Provincial government’s investment of R140 million in smaller regional airports is paying off, but it is time for the private sector to look at investing in these airports, says Clive Coetzee, manager for infrastructure at the KZN Treasury.
Speaking at the KZN Infrastructure Funding Fair at Pietermaritzburg’s Royal Showgrounds last week, Coetzee said there were opportunities to be explored at many of KZN’s smaller, underused airports.
“The provincial government, through the KZN Treasury, has invested a significant amount of money and other resources in several of these smaller airports. The main beneficiaries include airports in Pietermaritzburg, Ulundi, Richards Bay, Margate and Newcastle, but we have also looked at Mkuze airport and landing strips in locations like Dundee,” said Coetzee.
“We also launched the KZN Winter Air Tour that put the spotlight on these airports, including Durban’s Virginia Airport. Seven air shows are now part of the annual event. We have made an investment and now the private sector must look at opportunities at these airports.”
The provincial government had adopted the KZN municipal airport strategy last year to breathe new life into smaller disused, underused or poorly performing airports. In this year’s state of the province address, former premier Zweli Mkhize said the revamp was targeted at boosting local economic development.
Coetzee said the KZN Treasury’s R140m investment in upgrades to infrastructure and equipment at the smaller airports was aimed at not only getting them to operate more efficiently, but attracting airlines and private-sector investment.
“We have made a significant investment in the face of tightening fiscal budgets and other greater service-delivery responsibilities. Now it’s time for the private sector to identify opportunities at these airports. Many of these airports have large tracts of land around them that can be developed.”
Coetzee said one of the projects the KZN Treasury was working on with four municipalities was to develop technology hubs in KZN, and the best places for these were near airports. Plans were afoot for hubs in Richards Bay, Pietermaritzburg, Newcastle and the South Coast.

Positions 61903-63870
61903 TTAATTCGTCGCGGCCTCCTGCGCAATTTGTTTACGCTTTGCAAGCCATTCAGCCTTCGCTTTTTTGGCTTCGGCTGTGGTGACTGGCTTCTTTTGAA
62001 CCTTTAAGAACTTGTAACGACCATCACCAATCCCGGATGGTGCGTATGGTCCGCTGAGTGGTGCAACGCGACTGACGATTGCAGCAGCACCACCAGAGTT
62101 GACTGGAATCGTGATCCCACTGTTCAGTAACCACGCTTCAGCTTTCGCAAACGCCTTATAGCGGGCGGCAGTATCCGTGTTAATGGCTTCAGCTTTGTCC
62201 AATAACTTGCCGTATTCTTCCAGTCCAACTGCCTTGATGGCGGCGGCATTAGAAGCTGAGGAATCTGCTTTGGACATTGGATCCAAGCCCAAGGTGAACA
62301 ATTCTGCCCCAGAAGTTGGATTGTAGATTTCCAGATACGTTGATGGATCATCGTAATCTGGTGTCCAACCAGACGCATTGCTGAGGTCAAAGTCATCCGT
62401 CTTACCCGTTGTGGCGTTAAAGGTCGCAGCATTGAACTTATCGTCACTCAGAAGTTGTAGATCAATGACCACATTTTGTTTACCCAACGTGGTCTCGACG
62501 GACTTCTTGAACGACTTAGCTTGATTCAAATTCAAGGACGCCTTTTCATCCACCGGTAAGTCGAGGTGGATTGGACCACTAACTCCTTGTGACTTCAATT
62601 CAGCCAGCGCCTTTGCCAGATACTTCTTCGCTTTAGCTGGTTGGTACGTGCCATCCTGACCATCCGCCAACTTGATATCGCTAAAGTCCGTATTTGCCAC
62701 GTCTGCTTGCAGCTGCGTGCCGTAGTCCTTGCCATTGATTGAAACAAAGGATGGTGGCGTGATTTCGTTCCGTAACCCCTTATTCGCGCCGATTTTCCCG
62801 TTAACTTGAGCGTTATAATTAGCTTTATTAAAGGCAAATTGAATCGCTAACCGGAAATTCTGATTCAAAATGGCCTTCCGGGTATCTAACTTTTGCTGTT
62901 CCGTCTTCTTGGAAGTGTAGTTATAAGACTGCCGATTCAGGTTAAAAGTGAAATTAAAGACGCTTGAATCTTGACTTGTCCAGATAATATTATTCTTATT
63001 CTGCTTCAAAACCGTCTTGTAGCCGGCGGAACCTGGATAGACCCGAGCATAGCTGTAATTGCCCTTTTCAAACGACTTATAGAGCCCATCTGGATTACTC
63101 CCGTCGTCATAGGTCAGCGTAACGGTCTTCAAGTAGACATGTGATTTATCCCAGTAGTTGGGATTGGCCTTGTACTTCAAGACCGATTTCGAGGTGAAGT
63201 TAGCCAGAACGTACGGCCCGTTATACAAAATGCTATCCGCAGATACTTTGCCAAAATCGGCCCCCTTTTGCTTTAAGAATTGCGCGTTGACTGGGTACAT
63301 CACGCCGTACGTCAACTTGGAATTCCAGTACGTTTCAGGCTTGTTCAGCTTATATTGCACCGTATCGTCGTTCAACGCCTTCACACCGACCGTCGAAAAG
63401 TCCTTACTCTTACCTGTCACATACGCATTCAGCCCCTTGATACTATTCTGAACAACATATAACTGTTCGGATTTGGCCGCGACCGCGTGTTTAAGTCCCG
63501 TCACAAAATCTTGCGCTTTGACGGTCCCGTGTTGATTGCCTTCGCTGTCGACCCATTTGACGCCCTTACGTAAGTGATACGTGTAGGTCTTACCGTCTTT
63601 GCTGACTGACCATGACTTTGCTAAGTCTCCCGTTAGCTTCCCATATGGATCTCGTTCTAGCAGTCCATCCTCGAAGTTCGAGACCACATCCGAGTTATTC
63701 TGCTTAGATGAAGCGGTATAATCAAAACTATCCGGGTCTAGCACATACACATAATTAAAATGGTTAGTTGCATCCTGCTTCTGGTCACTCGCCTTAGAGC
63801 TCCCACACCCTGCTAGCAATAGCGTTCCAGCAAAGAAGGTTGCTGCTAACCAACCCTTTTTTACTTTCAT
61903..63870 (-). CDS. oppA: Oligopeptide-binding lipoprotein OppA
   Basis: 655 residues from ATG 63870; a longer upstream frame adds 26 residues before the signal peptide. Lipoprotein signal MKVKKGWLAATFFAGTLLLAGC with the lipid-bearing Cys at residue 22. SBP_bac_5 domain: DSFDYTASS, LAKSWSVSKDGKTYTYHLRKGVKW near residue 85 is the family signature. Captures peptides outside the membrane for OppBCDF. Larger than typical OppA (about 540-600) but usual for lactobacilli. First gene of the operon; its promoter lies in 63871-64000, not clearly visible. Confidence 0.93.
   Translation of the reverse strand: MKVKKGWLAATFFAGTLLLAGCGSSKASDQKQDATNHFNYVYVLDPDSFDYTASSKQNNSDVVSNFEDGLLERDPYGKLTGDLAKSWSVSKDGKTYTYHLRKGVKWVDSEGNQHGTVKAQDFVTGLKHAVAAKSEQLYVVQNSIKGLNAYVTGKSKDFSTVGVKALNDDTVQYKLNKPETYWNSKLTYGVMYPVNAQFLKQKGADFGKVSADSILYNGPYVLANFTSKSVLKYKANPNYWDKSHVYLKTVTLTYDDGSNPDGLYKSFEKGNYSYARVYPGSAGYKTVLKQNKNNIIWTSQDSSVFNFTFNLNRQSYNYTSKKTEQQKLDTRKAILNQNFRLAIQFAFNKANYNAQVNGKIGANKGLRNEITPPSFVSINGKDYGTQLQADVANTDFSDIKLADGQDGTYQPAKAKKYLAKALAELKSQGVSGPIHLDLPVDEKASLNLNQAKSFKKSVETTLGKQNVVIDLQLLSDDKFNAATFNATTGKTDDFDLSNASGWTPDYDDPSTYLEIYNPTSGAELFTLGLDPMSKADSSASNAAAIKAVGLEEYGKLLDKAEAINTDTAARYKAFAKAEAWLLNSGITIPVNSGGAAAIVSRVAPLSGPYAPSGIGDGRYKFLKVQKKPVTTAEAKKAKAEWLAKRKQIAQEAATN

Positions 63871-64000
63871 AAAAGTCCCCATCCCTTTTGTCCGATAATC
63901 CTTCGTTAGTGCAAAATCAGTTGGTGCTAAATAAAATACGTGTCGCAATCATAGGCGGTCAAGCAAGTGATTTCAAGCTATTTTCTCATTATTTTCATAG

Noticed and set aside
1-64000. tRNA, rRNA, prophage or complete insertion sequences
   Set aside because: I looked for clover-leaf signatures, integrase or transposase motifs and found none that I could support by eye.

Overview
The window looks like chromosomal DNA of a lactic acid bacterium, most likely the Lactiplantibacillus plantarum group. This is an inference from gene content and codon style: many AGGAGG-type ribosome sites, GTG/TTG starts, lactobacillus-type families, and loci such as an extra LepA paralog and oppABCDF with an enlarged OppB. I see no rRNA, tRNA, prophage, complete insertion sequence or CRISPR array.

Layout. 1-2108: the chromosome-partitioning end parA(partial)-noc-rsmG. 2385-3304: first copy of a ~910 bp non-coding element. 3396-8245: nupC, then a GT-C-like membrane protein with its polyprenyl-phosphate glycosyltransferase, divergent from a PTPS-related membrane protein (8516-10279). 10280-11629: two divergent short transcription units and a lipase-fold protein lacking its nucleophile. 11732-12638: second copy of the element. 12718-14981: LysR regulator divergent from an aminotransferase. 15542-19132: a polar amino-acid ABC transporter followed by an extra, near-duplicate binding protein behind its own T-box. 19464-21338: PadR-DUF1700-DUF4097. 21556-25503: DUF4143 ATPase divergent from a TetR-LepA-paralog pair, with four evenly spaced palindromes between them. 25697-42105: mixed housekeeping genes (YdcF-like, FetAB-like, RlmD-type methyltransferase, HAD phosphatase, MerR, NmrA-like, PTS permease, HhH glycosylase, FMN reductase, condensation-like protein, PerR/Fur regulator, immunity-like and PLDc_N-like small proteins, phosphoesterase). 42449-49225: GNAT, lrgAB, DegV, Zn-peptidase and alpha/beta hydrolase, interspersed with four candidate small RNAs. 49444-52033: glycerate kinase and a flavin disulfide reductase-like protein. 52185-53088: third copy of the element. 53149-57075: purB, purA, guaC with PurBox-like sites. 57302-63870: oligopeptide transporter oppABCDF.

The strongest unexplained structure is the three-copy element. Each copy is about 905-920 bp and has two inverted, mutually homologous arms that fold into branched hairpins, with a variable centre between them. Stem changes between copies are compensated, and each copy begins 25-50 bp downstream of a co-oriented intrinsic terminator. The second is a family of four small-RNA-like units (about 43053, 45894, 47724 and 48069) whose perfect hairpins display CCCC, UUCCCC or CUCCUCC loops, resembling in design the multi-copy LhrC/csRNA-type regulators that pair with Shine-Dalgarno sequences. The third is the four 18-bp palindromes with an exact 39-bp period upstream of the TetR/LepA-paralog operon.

In August, The Mercury reported on plans around Pietermaritzburg Airport (see picture), where Msunduzi Municipality is hatching plans for a technology hub that will be home to an “aviation industry cluster” and hopes to secure R2 billion in private sector investment.
The Pietermaritzburg technology park is seen as a strong contender for investment because of its location near one of the fastest-growing airports in South Africa and because the KZN capital is home to some of the country’s top schools and engineering and metal fabrication companies.
Coetzee said he wanted the airports to attract investment not only in aviation and tourism-related services, but also from manufacturing and technology industries.
He said following the upgrades to the airports there had been renewed interest, with several new air routes established from Ulundi, Pietermaritzburg, Virginia and Margate.
Federal Air had flights between Ulundi and Pietermaritzburg, Ulundi and Durban and Ulundi and Joburg. There was also more competition, with SA Express set to fly the Pietermaritzburg-Joburg route, taking on SA Airlink, while Airlink was also set to compete with SA Express on the Richards Bay to Joburg route.
“We also have some great news on the Margate Airport, with an airline ready to start operating to Joburg… The Joburg-Ulundi route that started two weeks ago is doing very well,” said Coetzee.
“All of a sudden it is happening. All our investment and efforts are starting to pay off. This is were the air shows are playing a key role.
“The pieces are starting to fall into place. The plan is coming together. Unfortunately there are some obstacles, but they can be overcome.”